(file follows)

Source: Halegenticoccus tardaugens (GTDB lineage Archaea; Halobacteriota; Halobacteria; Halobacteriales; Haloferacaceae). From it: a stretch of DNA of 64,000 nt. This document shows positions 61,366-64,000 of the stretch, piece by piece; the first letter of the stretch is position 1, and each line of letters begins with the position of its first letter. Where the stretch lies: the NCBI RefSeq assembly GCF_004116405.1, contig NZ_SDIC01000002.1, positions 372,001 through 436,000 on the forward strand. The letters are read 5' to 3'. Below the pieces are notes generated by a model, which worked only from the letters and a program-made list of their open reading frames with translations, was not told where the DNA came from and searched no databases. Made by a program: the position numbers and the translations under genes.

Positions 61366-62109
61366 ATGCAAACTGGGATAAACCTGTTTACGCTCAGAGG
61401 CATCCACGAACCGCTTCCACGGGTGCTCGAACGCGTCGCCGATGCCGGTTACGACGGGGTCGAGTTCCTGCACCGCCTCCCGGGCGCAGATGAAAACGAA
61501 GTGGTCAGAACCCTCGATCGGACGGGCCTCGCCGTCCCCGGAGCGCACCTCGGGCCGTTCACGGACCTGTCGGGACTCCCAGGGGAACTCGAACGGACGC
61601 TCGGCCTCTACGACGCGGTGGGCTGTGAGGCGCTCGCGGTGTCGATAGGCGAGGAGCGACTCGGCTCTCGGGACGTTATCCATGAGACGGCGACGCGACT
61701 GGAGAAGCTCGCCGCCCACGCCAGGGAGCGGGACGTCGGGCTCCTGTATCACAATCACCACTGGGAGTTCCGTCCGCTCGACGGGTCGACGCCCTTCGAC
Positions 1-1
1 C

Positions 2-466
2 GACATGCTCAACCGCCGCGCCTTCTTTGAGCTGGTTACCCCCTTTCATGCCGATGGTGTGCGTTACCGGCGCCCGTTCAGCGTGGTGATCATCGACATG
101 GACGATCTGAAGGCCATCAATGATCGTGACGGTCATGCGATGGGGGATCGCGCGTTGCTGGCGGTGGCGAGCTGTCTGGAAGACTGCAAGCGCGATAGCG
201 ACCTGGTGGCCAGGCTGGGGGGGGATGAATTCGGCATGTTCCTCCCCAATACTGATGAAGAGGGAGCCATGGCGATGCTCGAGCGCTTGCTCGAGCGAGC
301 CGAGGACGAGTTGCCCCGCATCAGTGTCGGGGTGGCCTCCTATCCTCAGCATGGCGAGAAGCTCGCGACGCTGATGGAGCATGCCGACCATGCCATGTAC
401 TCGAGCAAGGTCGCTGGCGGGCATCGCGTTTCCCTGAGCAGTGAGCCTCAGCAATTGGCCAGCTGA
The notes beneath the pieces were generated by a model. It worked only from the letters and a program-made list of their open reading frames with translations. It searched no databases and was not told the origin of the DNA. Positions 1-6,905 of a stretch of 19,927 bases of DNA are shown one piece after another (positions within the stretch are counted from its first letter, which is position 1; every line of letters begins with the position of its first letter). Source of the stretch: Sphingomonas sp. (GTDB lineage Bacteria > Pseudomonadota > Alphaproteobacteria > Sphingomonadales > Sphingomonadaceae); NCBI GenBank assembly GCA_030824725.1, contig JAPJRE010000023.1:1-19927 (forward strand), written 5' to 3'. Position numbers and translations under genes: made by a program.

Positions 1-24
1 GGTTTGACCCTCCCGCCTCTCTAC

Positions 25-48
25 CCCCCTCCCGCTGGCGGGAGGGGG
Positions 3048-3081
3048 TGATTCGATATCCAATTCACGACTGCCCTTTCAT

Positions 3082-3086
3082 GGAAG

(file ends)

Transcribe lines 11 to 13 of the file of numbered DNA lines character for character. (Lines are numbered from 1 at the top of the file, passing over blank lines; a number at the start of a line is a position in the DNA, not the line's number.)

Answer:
2 GACATGCTCAACCGCCGCGCCTTCTTTGAGCTGGTTACCCCCTTTCATGCCGATGGTGTGCGTTACCGGCGCCCGTTCAGCGTGGTGATCATCGACATG
101 GACGATCTGAAGGCCATCAATGATCGTGACGGTCATGCGATGGGGGATCGCGCGTTGCTGGCGGTGGCGAGCTGTCTGGAAGACTGCAAGCGCGATAGCG
201 ACCTGGTGGCCAGGCTGGGGGGGGATGAATTCGGCATGTTCCTCCCCAATACTGATGAAGAGGGAGCCATGGCGATGCTCGAGCGCTTGCTCGAGCGAGC